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Seven by Seven / Seven things you need to know by 7 a.m.

1. On the 44th anniversary of the assassination of the Rev. Martin Luther King Jr., the We Are Women Warriors group is sponsoring a program titled "Lest We Forget -- Our Two Martins" at 5:30 p.m. in the Frank E. Merriweather Jr. Library, 1324 Jefferson Ave. at East Utica Street. Speakers will look at the lives of King and Travyon Martin, whose death in Florida on Feb. 26 has prompted demonstrations around the world, and how their slayings have affected the civil rights movement and the nation at large. It's free and open to the public.

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2. The Penn Dixie Paleontological & Outdoor Education Center and the Williamsville Space Lab Planetarium team up for their annual planetarium show this evening in the planetarium in Williamsville North High School, 1959 Hopkins Road near Dodge Road, Amherst. Telescopes will be set up for viewing of planets and constellations in the Amherst skies, including Jupiter in the west and a full moon rising in the east. Doors open at 6. The planetarium can seat up to 70 viewers. The program is free and open to the public. For info, call Penn Dixie at 627-4560.

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3. In its day, which extended for more than half a century, Earl's Restaurant on Route 16 in Chaffee was renowned for owner Earl Northrup's hospitality, his country cooking, his love of country bluegrass music and his custom of serving beverages in fruit jars. "The Home of the Original Fruit Jar Drinkers," which closed forever in January, goes on the auction block this morning. Local auctioneer Cash Cunningham starts asking for bids at 10. For details, visit www.cashauction.com.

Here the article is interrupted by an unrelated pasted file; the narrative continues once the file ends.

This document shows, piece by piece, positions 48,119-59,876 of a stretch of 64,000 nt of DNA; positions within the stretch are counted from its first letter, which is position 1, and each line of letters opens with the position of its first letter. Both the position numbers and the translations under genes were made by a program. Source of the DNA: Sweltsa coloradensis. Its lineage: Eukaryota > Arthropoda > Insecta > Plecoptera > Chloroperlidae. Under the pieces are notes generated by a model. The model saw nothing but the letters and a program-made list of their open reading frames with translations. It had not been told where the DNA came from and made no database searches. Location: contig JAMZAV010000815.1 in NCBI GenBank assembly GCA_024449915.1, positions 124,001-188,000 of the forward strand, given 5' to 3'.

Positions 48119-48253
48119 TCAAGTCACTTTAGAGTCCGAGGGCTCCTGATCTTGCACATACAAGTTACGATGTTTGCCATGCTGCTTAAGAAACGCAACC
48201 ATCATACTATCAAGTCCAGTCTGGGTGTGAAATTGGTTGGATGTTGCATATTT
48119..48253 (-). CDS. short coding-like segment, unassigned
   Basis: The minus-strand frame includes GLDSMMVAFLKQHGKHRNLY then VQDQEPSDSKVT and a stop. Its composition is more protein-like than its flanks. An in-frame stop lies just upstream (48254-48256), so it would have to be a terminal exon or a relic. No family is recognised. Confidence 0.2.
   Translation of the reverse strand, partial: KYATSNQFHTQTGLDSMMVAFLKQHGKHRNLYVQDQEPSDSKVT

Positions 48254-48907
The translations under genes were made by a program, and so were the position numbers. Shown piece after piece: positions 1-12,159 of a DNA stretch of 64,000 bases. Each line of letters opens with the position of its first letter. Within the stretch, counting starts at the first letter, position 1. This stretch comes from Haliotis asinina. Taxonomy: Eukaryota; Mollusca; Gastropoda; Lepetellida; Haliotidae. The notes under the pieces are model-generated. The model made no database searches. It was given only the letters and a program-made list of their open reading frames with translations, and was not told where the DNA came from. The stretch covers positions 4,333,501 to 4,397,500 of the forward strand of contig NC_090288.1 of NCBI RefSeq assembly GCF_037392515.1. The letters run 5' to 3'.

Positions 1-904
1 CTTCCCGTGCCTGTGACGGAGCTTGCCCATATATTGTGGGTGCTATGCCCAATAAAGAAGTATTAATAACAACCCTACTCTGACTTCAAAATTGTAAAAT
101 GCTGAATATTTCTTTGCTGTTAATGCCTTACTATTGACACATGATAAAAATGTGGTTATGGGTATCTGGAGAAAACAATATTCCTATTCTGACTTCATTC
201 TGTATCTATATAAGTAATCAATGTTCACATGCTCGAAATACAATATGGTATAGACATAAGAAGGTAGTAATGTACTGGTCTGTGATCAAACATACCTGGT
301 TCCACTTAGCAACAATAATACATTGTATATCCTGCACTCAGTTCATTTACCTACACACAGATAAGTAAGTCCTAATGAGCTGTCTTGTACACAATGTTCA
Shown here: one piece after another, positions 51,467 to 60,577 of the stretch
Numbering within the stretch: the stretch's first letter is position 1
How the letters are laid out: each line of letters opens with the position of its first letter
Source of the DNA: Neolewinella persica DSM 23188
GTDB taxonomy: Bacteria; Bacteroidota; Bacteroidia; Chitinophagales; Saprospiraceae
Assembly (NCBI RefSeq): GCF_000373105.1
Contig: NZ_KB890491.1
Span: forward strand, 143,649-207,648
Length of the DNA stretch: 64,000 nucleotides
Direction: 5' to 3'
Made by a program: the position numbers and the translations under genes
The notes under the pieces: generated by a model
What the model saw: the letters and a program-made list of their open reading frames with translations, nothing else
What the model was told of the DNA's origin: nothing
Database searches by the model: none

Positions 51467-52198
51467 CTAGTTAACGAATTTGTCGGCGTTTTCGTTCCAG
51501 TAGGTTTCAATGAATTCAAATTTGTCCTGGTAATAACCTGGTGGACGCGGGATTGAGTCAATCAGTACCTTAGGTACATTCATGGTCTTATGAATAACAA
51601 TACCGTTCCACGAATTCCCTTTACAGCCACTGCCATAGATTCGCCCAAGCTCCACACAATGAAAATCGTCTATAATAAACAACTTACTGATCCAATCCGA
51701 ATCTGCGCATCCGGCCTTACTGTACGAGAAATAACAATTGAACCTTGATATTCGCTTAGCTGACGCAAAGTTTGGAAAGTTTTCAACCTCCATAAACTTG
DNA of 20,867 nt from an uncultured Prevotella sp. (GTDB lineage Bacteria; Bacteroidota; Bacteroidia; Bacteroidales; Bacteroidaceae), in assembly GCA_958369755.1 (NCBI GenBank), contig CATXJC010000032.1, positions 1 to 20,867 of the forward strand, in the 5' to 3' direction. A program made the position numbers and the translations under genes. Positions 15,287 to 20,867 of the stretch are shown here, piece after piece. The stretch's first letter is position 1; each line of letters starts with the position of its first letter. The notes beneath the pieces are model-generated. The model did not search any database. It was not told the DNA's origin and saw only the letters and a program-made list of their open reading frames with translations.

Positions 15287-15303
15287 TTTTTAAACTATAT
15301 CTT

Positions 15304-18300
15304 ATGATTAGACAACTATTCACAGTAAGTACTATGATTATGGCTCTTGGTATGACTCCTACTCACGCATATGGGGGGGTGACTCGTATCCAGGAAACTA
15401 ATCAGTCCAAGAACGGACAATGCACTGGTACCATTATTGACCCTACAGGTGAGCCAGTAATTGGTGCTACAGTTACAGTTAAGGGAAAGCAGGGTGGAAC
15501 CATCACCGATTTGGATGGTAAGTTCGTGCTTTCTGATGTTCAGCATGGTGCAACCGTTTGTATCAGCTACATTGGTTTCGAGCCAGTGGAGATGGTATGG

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4. James T. Sandoro, who owns and operates the Pierce-Arrow Museum in downtown Buffalo, will talk about Buffalo's role in the Great Race, the original one in 1908, which was won by a car built in Buffalo, and the 2012 edition, which will make an overnight stop here, at 7:30 p.m. in the Meeting House, 5658 Main St., Williamsville. He also will talk about Buffalo's early auto companies, the expansion under way at the Pierce-Arrow Museum and the newest Frank Lloyd Wright project. It's free and open to the public.

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5. Amherst isn't the only community experiencing a rush to build student housing. The Orchard Park Town Board is holding a public hearing at its meeting at 7 p.m. in the Municipal Center, 4295 S. Buffalo St., on a developer's request to rezone 4.6 acres along Southwestern Boulevard next to Erie Community College's South Campus to put up three buildings that would contain 120 apartments for students.

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6. Students of St. Margaret's School present their 18th and final annual production of "The Passion of Jesus," a play about Jesus' final hours, at 6:30 p.m. in St. Margaret's Church, 1395 Hertel Ave. The North Buffalo school, which has seen declining enrollment in recent years, is closing in June. The performance, which features about 100 youngsters in costume, a chorus and musical accompaniment, is free and open to the public.

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7. The author of one of the books on AARP's recommended list for brain fitness, Pittsburgh-based clinical neuropsychologist Dr. Paul Nussbaum, speaks at 7 p.m. in a seminar at Weinberg Campus, 2700 N. Forest Road, Getzville. Nussbaum's talk will be based on his book "Save Your Brain -- the 5 Things You Must Do to Keep Your Mind Young and Sharp." Seating is limited. R.S.V.P. by calling 512-0925. For info on Nussbaum and his work, visit www.paulnussbaum.com.